Rediscovering festivity is an urgent necessity for our culture. God has shown us the necessity of festivity by putting a day of leisurely rest into every week, a day that commemorates both creation and the re-creation of the Resurrection. The Lord’s Day cannot be celebrated at Mass alone as it is a festive day, not a festive hour. Speaking of the Sabbath to Moses in Leviticus, God clearly linked the day to festivity and spoke of it reaching into the home itself: “The appointed feasts of the Lord which you shall proclaim as holy convocations, my appointed feasts, are these. Six days shall work be done; but on the seventh day is a sabbath of solemn rest, a holy convocation; you shall do no work; it is a sabbath to the Lord in all your dwellings” (Lev. 23:2-3). God frees us from the cycle of bondage to work and enables us to experience his holiness breaking into and shaping time.

This weekly cycle of festivity shows the constant need for memory, remembering what God has done for us and experiencing its fruits in our celebration. Leviticus 23 continues to elaborate on all the feasts that shape the year as “Moses declared to the people of Israel the appointed feasts of the Lord” (Lev. 23:44). The yearly remembrances included the Passover, of course, as well as the wandering in the desert, and also included festivals to dedicate the fruits of the harvest and to atone for sin. The liturgy must extend beyond the normal daily and even weekly prayers offered to God to shape the movements of the year and the major events of culture and life.

Festivity, therefore, prolongs the liturgical celebration and translates it into familial and social life. We see the foundation for Christian festivity in Acts of the Apostles: “And day by day, attending the temple together and breaking bread in their homes, they partook of food with glad and generous hearts, praising God and having favor with all the people” (Acts 2:46–47). Festivity extends liturgy with the meal, which becomes an image of the Eucharist, praising God with food and drink and through fellowship. The music and dancing continue the praise of prayer and when rightly ordered become an expression of the overwhelming joy of life expressed in voice and through the body. The toast is the clearest expression of the affirmation of festivity as everyone raises a glass to honor each other and the many blessings received.

Nietzsche thought Christians had killed festivity, whereas in fact they could affirm the goodness of the world and life much more than a pagan. Christian festivity could embrace all the elements of classical festivity—though without the excess of sin—and link them with an even more meaningful order to eternal life. In his biography of St. Augustine, the historian Peter Brown described what a feast day looked like in the early Church:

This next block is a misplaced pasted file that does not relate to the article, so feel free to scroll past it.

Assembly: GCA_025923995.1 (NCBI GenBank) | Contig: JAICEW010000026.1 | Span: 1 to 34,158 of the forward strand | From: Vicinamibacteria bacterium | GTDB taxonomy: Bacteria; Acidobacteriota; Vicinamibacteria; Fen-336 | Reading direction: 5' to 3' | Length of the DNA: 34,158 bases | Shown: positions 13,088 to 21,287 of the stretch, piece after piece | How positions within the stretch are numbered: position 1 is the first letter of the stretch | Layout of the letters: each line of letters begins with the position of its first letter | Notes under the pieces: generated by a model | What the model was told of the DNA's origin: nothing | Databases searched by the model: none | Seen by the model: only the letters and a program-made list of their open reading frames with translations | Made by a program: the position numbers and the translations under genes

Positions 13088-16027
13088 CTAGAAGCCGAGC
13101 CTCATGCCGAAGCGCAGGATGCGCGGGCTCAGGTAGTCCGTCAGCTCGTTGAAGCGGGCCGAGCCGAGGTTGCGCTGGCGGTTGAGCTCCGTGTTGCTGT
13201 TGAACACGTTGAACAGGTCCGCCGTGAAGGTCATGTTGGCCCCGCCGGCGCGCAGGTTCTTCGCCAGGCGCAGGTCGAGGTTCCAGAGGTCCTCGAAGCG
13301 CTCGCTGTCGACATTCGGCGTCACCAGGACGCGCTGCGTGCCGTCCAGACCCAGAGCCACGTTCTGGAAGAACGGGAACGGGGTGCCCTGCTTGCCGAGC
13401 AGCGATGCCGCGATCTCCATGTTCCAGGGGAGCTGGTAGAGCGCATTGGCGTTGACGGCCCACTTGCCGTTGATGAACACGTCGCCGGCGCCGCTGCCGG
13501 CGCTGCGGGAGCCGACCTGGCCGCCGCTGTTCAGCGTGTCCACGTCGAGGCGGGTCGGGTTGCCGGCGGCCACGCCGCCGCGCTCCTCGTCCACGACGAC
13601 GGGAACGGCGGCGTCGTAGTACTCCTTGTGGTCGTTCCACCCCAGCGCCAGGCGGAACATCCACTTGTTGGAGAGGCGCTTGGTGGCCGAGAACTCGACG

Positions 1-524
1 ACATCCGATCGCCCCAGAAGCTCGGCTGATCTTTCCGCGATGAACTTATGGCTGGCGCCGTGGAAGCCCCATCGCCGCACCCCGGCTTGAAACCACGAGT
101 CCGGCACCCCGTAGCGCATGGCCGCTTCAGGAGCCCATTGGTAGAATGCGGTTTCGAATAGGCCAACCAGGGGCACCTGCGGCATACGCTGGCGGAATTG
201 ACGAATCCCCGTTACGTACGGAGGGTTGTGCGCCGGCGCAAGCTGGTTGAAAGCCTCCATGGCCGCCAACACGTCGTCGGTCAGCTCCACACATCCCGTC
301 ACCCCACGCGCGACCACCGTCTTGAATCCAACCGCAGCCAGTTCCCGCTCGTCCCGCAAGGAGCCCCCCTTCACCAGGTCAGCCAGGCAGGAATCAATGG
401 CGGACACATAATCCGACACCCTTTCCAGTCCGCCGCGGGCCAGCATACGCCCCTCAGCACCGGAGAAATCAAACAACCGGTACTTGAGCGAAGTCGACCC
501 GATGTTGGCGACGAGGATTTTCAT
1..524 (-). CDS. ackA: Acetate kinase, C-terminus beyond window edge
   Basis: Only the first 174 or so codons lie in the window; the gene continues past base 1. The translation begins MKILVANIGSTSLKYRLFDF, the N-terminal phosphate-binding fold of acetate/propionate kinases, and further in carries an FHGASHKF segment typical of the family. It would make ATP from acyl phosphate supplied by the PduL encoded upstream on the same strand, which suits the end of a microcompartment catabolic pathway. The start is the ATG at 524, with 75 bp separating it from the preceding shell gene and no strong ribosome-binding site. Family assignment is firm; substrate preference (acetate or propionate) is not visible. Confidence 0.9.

A festival of a martyr was a time of torchlight vigils in the warm summer nights. It was a time of glory, marked by a suspension of the ordinary—by the chanting of songs, by the elevation of good wine, even by rhythmic dance…. To go to a feast of the martyrs was to draw sustenance through deep, almost non-verbal participation—through excited throngs, through liquor, music and swaying movement—in triumph of the martyr’s victory. The high cheer of such occasion, associated with the earthy ingredients of any ancient festival, celebrated a blinding flash of supernatural power that brought a little luster to the dull, constrained existence of the average Christian.

Although Augustine felt a bit uncomfortable with these celebrations, fearing they might fall into excess, another Church Father, writing under Augustine’s own name, a pseudo-Augustine, affirmed the necessity of raising a glass to honor God, writing to hermits that “I prescribe that, at least on Sundays and feast days, they drink wine or beer.” Wine and beer are a traditional and necessary part of our celebration as they give us a way to connect to each other in joy and to drink in thanksgiving to God.

I explored, in particular, the role of beer in shaping our festivity in my new book, The Beer Option: Brewing a Catholic Culture Yesterday & Today. Beer is a fruit of our work, making use of the goods of creation—water, barley, hops, and yeast—which can and should contribute to a healthy, happy, and holy lifestyle. Moderate consumption promotes health and nutrition and beer serves to gather us together as friends to talk and celebrate. It should also be ordered toward God through its use in festivity to praise and thank God. The monks, who are the best brewers in the world, give us a model for this, as they have integrated brewing into their life of prayer and work. They have formed a liturgical culture, shaping all that they do, including their eating and drinking, by their life of praise.

We, too, have the opportunity to create a new, integrated Catholic culture, which includes the moderate use of alcohol, and which aims to create a merry, wholesome, and familial celebration of life. Each Sunday provides the prime opportunity to encounter others over a drink, and all the more so as we gather on these great holy days: Christmas, New Year’s, and the Epiphany. On these days, our eating and drinking will extend the Eucharistic thanksgiving of the Mass further into our lives. Our shared meals will serve as a sacramental of thanksgiving and communion, making the Lord present as two or more are gathered in his name. In this Christmas season, remember why we celebrate, and offer the food, gifts, songs, and family time to God as an expression of the joy we have in him and the thanks we owe him. This will turn a limited worldly celebration into a transcendent life-giving festival for the glory of God.

Editor’s note: Pictured above is a detail from “Champagne Toast” painted by Andrea Landini (1847-1935).

R. Jared Staudt

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R. Jared Staudt is the Director of Formation for the Offices of Evangelization and Catholic Schools of the Archdiocese of Denver and teaches for the Augustine Institute. He earned his BA and MA in Catholic Studies at the University of St. Thomas in St. Paul, MN and his PhD in Systematic Theology from Ave Maria University in Florida. Staudt served previously as a director of religious education in two parishes, taught at the University of Mary, and served as co-editor of the theological journal Nova et Vetera. He is a Benedictine oblate and author of The Beer Option (Angelico Press). He and his wife Anne have six children.